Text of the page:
I was asked by an Irish Times journalist recently if anyone had written up a review of the Irish debate on joining the single currency. This paper of mine from 1997 came close, though it doesn’t for the most part name or ascribe positions to the participants. Rereading it now though, it strikes me that a lot of it remains relevant.
The Bayoumi and Eichengreen material makes clear that central control of national fiscal deficits across the eurozone – the suggestion du jour – will not remove the vulnerability of Ireland and the Mediterranean economies to asymmetric (country-specific) shocks. This is what I was referring to in my post of a few months ago entitled: Jean-Claude Trichet, 2004: ‘no design flaw in the euro project’.
Colm McCarthy and I agreed recently that the Irish debates (in which both of us were anti) did not identify the precise fault lines that would ultimately emerge. Centralised eurozone banking regulation and resolution regimes – the absence of which we all now recognise as design flaws – will not address the problem of asymmetries however.
The article makes the point that “those worried about the rigidity of the single currency system argue instead for policy co-ordination alongside floating rates. In that way the destabilising element associated with ‘maverick’ macro policies would be removed but the exchange rate would still be free to adjust to counter country-specific shocks.”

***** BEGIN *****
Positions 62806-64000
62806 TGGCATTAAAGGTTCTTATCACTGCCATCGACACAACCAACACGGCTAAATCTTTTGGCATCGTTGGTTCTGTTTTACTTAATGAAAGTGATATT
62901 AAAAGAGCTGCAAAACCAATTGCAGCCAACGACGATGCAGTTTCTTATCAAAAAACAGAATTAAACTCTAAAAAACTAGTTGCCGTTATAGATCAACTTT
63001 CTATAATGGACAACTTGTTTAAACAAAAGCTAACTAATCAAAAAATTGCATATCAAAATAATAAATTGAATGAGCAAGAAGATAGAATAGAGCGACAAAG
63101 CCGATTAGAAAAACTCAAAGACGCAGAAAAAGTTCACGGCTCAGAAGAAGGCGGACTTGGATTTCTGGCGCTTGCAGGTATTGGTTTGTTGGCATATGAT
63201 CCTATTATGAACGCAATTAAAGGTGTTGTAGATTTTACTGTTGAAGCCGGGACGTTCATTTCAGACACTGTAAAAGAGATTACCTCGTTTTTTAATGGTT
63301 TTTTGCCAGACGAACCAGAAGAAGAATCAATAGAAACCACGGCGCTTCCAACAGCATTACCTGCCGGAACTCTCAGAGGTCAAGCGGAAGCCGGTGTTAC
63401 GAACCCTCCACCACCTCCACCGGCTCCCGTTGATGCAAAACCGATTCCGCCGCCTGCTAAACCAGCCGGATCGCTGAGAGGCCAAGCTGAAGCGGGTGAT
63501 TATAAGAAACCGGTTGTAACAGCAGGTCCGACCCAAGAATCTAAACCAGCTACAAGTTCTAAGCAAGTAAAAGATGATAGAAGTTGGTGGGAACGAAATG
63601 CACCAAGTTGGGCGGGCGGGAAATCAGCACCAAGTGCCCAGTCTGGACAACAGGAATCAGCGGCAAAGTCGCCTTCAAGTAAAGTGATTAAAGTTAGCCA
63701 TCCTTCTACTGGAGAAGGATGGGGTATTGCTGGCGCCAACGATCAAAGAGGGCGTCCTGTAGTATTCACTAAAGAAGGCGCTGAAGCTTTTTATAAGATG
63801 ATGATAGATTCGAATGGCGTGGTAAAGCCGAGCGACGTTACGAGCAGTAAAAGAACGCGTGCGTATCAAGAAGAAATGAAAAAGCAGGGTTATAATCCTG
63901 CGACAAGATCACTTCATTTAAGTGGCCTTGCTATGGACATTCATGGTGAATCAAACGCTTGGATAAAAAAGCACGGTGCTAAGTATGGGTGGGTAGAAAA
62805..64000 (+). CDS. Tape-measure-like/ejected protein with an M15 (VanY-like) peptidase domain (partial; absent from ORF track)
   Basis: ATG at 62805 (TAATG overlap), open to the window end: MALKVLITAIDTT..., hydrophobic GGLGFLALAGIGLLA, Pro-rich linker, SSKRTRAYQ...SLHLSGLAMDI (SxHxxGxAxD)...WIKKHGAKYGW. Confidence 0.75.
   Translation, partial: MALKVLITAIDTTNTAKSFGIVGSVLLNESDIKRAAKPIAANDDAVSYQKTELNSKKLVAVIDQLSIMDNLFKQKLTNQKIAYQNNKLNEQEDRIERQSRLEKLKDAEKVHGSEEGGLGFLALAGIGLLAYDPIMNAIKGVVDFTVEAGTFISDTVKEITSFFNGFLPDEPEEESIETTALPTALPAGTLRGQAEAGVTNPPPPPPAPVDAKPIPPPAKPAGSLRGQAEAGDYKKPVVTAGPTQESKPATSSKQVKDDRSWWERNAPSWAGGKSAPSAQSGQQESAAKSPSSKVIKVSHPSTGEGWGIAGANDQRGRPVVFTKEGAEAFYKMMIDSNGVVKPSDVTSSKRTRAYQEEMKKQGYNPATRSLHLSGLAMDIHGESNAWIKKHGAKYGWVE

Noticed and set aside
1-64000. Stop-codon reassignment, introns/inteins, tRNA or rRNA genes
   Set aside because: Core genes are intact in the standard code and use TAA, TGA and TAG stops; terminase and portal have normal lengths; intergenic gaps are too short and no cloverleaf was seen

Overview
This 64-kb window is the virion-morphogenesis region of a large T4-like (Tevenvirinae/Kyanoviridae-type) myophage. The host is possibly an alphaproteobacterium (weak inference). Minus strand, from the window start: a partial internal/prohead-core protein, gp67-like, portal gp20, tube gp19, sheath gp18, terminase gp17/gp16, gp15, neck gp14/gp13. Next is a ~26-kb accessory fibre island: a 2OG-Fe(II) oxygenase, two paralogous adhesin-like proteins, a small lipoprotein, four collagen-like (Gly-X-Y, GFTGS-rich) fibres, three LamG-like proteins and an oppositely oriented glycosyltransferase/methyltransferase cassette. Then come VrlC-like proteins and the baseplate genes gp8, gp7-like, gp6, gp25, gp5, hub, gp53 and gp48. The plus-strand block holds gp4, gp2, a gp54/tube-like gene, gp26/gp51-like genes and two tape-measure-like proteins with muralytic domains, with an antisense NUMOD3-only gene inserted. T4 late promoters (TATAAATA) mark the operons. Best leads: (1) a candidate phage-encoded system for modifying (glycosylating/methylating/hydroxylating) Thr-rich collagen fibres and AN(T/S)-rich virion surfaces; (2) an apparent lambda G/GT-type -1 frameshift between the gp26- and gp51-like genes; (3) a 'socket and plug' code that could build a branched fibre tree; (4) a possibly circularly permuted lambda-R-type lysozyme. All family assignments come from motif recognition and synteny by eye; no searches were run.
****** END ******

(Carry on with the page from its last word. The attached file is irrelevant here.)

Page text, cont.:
Alternatively, within the single currency, “fiscal federalism” could go some way towards correcting the problem. The Federal Budget absorbs about one-third of the average region-specific shock in the US; the figure for Canada is around one-fifth. We have nothing similar in Europe. But think of the pork-barrel politics this would (will?) entail.
And have a wry smile at footnote 11, which I had forgotten about, concerning an aspect of the debate between Patrick Honohan on the one hand and Peter Neary and Rodney Thom on the other. (The ‘foreign currency’ refers to the euro). How times can change!